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Metabolic effects of diet containing blue mussel (Mytilus edulis) and blue mussel-fed salmon in a mouse model of obesity


Alternative feed ingredients for farmed salmon are warranted due to increasing pressure on wild fish stocks. As locally farmed blue mussels may represent an environmentally sustainable substitute with a lower carbon footprint, we aimed to test the potential and safety of substituting fish meal with blue mussel meal in feed for Atlantic salmon. Salmon were fed diets in which fish meal was partially replaced with blue mussel meal in increments, accounting for up to 13.1 % of the ingredients. Fillets from the salmon were subsequently used to prepare obesity-promoting western diets for a 13-weeks mouse feeding trial. In a second mouse trial, we tested the effects of inclusion of up to 8% blue mussel meal directly in a meat-based western diet. Partial replacement of fish meal with blue mussel meal in fish feed preserved the n-3 polyunsaturated fatty acid (PUFA) content in salmon fillets. The observed blue mussel-induced changes in the fatty acid profiles in salmon fillets did not translate into similar changes in the livers of mice that consumed the salmon, and no clear dose-dependent responses were found. The relative levels of the marine n-3 fatty acids, EPA, and DHA were not reduced, and the n-3/n-6 PUFA ratios in livers from all salmon-fed mice were unchanged. The inclusion of blue mussel meal in a meat-based western diet led to a small, but dose-dependent increase in the n-3/n-6 PUFA ratios in mice livers. Diet-induced obesity, glucose intolerance, and hepatic steatosis were unaffected in both mice trials and no blue mussel-induced adverse effects were observed. In conclusion, our results suggest that replacing fish meal with blue mussel meal in salmon feed will not cause adverse effects in those who consume the salmon fillets.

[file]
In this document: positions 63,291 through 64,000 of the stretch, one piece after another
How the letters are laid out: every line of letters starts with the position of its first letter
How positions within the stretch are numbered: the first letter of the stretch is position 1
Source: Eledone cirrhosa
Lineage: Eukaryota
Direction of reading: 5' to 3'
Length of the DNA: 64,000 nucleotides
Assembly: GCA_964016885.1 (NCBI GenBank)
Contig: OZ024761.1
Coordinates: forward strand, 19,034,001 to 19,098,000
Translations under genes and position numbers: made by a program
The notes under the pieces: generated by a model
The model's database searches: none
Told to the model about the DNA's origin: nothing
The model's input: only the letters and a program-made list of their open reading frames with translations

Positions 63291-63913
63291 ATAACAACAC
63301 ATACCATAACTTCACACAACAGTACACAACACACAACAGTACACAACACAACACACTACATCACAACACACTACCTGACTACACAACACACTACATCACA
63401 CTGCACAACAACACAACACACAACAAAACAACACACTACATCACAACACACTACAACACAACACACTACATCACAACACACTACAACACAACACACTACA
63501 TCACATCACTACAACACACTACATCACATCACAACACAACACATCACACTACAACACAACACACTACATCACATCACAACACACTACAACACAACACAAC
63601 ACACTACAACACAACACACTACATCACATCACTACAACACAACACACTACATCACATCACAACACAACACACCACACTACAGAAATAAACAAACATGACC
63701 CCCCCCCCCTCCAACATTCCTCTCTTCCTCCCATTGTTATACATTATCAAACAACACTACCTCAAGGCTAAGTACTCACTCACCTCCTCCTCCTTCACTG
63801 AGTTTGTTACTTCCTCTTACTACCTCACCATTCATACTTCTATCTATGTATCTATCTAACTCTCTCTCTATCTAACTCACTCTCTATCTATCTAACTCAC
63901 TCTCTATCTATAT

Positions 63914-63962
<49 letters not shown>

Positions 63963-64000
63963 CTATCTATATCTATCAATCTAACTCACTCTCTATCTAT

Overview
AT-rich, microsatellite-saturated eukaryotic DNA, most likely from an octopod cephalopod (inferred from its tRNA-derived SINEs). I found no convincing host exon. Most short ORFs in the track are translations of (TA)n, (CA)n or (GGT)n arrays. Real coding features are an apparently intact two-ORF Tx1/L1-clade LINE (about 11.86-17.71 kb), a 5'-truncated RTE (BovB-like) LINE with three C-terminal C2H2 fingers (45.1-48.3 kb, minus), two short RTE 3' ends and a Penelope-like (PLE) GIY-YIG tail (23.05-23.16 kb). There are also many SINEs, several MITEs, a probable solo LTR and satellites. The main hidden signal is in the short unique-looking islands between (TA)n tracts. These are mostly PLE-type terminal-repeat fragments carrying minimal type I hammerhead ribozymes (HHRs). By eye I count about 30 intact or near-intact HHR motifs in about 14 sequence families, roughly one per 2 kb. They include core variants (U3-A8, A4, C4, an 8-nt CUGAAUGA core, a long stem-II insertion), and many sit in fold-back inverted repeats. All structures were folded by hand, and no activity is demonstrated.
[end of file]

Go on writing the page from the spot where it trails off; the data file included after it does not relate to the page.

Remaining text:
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Academic article


  • EC/H2020 / 817729
  • Research Council of Norway (RCN) / 299554




  • Atabak Mahjour Azad
  • Annette Bernhard
  • Anne Shen
  • Lene Secher Myrmel
  • Anne-Katrine Lundebye
  • Laurène Alicia Lecaudey
  • Even Fjære
  • Quang Tri Ho
  • Harald Sveier
  • Karsten Kristiansen
  • Morten Tønsberg Limborg
  • Lise Madsen


  • Institute of Marine Research
  • Unknown
  • Norwegian University of Science and Technology
  • SINTEF Ocean / Aquaculture
  • University of Copenhagen
  • Lerøy Seafood Group
  • University of Bergen



Published in

Food Research International







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